SAO PAULO: Brazil girded for more street protests Saturday despite President Dilma Rousseff’s conciliatory remarks pledging to improve public services and fight corruption, while warning against further violence.
Rallies coordinated via social media were called in several cities, including Sao Paulo, Brasilia, Belo Horizonte and Salvador as the country’s intelligence services warned of an escalation in the protests against shoddy public services and sloppy, corrupt government.
As the Rousseff administration fought to deal with the ever rising tide of dissatisfaction, former football star-turned Socialist politician Romario joined the debate, praising the demonstrators and dubbing world football body FIFA “Brazil’s real president.”
In an address to the nation late Friday, Rousseff offered Brazilians a “great pact” between the government and the people to improve underfunded public services and stressed the need for “more effective ways to fight corruption.”
Her remarks came a day after more than one million people marched in cities across the country to slam the huge cost of hosting next June’s World Cup, put at some 15 billion dollars, while public services such as schools and hospitals are lacking.
The protests began over a transport fare hike but spread to include a bevy of gripes.
Rousseff’s intervention left the protesters unmoved, judging by a torrent of comments on social media sites.
“Listening to President Dilma depresses me. It’s a joke. She treats us like idiots on national television,” was one typical comment.
“We want dates and times, action. Promises are not enough,” said another.
The protests have been largely peaceful but some have been marred by violence and acts of vandalism, notably in Rio and Brasilia, with two deaths recorded to date.
FIFA welcomed the president’s comments, as did the newspaper O Globo, saying they set “a horizon for a way out of the crisis.”
The protests come as Brazil hosts a dry run for the World Cup, called the Confederations Cup.
Brazil’s footballers have sided publicly with the protesters and Romario, a World Cup winner with Brazil in 1994 who was elected as a Socialist lawmaker in 2010, warned he believed the country had to shake itself out of its lethargy.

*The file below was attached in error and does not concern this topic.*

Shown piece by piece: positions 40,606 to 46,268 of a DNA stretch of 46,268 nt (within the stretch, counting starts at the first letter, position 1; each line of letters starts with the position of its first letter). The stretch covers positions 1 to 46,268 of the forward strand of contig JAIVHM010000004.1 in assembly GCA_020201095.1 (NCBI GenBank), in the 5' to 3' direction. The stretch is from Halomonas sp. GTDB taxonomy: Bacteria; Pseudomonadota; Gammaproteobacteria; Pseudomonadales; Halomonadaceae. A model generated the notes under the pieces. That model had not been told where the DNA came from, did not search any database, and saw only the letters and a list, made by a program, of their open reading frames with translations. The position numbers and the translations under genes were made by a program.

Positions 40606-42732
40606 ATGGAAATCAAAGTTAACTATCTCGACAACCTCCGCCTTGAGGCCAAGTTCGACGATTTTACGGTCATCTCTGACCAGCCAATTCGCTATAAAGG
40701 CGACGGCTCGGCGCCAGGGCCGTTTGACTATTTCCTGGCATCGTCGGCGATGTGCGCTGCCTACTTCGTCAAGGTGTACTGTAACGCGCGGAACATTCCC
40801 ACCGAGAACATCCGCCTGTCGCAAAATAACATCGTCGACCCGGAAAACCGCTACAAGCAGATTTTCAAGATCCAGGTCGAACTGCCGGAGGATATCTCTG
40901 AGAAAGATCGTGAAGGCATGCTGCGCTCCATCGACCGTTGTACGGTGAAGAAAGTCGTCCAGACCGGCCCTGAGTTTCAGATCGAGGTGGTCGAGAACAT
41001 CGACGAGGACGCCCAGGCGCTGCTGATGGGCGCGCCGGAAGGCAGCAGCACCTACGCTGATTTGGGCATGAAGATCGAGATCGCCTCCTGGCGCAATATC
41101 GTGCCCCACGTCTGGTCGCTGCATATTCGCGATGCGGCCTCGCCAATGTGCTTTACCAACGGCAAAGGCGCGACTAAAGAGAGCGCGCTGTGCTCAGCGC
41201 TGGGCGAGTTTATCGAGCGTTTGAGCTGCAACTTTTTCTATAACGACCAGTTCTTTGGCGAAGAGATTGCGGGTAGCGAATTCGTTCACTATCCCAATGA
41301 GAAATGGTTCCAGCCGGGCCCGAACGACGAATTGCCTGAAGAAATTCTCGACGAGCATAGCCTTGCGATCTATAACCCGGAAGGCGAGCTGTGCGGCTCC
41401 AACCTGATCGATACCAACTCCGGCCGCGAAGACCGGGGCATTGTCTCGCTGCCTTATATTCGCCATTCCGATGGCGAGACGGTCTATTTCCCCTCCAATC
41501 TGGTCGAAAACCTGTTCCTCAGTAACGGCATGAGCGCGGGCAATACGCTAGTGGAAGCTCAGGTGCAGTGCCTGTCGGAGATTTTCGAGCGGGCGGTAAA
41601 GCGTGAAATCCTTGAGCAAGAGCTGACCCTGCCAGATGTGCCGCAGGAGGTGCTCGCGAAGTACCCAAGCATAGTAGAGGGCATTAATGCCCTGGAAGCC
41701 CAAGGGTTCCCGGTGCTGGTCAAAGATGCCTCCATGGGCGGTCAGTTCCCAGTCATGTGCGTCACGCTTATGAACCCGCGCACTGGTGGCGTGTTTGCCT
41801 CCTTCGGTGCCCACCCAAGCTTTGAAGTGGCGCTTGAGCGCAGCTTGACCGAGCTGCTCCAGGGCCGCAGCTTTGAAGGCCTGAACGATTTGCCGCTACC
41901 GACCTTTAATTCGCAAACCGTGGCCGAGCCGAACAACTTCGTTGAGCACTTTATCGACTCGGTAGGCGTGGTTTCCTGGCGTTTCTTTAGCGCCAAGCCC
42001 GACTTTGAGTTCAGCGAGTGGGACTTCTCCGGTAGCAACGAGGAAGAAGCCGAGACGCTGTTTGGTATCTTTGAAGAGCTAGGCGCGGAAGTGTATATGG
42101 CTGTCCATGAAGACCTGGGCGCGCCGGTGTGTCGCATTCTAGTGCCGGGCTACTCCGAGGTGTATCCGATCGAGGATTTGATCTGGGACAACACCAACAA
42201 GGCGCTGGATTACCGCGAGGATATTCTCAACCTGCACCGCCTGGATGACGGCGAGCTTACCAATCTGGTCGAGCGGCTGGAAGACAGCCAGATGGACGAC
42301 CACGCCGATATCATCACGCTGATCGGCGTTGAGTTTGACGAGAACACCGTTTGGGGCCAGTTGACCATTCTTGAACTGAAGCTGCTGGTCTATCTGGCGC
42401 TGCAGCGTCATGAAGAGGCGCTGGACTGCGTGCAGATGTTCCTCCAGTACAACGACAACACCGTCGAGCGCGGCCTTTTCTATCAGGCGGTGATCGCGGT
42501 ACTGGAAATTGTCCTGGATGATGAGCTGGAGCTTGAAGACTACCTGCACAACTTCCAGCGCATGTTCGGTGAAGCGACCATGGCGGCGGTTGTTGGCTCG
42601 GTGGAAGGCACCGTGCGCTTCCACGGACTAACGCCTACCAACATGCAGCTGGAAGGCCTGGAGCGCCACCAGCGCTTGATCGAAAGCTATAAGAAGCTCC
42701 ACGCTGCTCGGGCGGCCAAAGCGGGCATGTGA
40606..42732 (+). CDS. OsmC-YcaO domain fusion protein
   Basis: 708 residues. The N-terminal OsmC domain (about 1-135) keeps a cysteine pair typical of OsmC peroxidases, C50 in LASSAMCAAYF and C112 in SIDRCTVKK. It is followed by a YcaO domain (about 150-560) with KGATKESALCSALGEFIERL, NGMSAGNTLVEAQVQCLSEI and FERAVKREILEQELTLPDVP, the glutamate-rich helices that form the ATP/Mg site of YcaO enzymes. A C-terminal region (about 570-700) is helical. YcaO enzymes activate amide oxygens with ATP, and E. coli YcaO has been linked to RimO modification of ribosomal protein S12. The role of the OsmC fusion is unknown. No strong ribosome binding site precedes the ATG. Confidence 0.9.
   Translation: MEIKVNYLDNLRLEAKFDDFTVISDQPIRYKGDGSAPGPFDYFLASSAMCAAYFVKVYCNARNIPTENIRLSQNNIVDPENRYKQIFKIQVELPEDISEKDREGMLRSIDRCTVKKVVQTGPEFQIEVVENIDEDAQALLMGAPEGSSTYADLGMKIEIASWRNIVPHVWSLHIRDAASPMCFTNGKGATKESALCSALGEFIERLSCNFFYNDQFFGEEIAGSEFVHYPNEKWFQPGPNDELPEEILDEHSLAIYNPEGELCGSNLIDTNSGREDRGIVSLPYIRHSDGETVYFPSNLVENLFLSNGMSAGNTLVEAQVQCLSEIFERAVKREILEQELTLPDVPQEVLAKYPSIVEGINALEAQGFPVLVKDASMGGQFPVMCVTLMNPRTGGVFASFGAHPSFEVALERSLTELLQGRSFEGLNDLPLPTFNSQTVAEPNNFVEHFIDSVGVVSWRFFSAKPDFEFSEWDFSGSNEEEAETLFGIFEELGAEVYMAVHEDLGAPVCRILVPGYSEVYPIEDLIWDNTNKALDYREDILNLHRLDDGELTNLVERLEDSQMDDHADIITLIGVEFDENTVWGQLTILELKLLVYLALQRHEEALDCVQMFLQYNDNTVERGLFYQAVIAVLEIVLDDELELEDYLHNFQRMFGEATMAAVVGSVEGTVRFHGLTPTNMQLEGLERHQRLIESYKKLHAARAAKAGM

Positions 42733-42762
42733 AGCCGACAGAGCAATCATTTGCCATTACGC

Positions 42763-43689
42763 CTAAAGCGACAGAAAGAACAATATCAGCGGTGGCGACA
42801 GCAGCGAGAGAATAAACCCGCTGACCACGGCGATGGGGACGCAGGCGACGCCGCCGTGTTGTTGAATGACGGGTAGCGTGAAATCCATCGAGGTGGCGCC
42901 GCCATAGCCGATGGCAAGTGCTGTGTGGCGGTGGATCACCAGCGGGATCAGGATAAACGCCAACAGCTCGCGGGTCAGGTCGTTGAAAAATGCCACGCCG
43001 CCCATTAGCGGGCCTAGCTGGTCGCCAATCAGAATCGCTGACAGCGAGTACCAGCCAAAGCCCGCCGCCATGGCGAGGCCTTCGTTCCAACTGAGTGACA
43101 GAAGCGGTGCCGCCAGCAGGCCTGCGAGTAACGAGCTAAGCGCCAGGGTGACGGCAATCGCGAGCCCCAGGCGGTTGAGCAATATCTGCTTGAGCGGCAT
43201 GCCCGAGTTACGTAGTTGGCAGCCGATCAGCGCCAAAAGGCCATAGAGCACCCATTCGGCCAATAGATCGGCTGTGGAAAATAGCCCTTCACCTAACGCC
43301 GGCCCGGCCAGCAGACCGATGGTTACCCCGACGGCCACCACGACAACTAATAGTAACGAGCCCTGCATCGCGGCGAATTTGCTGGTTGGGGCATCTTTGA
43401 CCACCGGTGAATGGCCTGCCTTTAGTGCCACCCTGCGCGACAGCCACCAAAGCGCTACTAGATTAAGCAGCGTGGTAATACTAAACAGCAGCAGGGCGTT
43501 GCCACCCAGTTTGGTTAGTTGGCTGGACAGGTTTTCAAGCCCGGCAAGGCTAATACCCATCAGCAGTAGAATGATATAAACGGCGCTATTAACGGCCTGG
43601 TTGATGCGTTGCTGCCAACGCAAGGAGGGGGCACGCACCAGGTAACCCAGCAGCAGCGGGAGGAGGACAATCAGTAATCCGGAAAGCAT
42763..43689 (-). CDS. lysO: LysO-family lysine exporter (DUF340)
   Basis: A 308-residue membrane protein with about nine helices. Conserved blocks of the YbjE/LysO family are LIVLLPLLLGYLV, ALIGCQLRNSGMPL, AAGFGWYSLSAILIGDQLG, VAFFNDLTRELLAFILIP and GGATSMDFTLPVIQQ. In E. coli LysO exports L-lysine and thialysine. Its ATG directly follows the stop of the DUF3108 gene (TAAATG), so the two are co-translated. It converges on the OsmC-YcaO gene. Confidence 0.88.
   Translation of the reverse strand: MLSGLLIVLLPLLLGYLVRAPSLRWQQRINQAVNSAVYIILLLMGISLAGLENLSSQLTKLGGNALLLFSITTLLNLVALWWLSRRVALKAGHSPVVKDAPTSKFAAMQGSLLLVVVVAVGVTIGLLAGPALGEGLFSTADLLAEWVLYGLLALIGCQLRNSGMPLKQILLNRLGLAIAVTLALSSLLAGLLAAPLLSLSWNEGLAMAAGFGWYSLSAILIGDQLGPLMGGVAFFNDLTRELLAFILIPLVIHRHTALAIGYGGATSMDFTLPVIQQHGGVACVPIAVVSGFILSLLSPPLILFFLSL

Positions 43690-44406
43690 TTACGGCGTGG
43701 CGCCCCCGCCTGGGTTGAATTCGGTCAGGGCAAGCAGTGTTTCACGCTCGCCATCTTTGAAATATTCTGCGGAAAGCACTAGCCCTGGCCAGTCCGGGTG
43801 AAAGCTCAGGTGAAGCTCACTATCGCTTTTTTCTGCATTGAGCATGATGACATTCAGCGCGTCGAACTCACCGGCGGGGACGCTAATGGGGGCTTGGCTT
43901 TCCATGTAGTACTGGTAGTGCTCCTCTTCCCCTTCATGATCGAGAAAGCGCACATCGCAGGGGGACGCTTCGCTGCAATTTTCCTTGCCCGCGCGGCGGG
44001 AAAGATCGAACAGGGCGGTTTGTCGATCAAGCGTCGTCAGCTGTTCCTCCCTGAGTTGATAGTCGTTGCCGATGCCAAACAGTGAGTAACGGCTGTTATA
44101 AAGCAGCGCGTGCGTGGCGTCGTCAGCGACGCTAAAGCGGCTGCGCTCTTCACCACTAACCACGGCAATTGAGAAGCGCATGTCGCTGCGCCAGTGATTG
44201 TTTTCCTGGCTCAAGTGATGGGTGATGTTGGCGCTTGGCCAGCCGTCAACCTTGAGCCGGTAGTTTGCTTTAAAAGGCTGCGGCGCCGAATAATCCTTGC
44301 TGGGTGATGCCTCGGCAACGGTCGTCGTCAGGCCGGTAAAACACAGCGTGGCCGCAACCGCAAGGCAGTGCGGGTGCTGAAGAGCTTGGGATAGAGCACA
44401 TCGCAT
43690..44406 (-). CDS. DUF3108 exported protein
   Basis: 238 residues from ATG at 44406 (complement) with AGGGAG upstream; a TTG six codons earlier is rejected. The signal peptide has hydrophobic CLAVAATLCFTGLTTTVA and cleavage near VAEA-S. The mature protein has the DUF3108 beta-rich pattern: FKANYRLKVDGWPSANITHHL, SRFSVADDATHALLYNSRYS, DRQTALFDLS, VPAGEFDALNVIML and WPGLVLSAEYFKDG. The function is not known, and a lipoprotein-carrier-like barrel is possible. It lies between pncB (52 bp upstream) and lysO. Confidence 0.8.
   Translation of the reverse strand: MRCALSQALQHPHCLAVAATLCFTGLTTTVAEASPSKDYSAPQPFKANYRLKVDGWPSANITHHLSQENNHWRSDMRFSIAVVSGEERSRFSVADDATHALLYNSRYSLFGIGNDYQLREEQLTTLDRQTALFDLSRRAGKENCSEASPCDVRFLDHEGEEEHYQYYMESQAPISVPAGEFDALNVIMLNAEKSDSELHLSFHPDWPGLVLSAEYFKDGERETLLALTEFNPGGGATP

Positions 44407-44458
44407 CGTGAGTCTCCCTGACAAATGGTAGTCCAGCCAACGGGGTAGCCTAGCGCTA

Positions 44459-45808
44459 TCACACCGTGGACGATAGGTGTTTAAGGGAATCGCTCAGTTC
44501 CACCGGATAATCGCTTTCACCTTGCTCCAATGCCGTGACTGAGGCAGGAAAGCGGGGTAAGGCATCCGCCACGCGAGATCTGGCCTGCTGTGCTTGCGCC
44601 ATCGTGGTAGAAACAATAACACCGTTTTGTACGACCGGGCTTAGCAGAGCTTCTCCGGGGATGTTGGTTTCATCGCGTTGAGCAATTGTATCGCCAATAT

“After the Confederations Cup, we are going to have to focus on the World Cup and the person who decides how that goes is the real president of Brazil, which today is FIFA,” said Romario.
He added he wanted to “congratulate the Brazilian people for yesterday’s and today’s demonstrations and those still to come” while blasting FIFA for “setting up a circus, not spending a cent and then pocketing everything.”
The watching world, seeing what is being described as a “Tropical Spring” unfold as marchers urge Brazilians to “wake up” and push for reform, are more used to seeing Brazil’s streets awash with revellers at the country’s famed carnivals as well as sporting events in a soccer-obsessed nation.
But the image currently being beamed around the world is of a country in turmoil as demonstrations become increasingly fraught, with police resorting to using tear gas and plastic bullets in a bid to keep the protesters at bay.
“People have a right to criticize,” Rousseff said, promising to meet with the leaders of peaceful demonstrations as well as workers and community leaders.
But the president warned against further violence.
“The government cannot stand by as people attack public property … and bring chaos to our streets,” she stressed in Friday’s address.
Saturday’s planned protests coincide with the Confederations Cup games including a Italy-Brazil clash Saturday afternoon in Salvador.
In Belo Horizonte, demonstrators planned to march to the Mineirao stadium where Japan faced Mexico. Authorities have pledged to tighten security there.
In Sao Paulo, the Free Pass Movement (MPL) that sparked the nation-wide protests over higher mass transit fares two weeks ago said on its Facebook page that they would go on, even though the increase has been repealed.
Some spokespersons for the group had said Friday the rallies were being suspended because some of the protests had turned violent.
But MPL says it will press on until public transport is free of charge.
“The only way to change life is by fighting,” the Facebook posting said.
“The revolution has started. I am with you,” read another posting.
“It does not look good for you, Dilma” and “if you don’t sack all the corrupt, we are going to sack you,” were other comments tweeted
Although the transport fare rises lit the touchpaper, the protests have since mushroomed into a national outcry as Brazilians say they have had enough of years of poor public services and political corruption.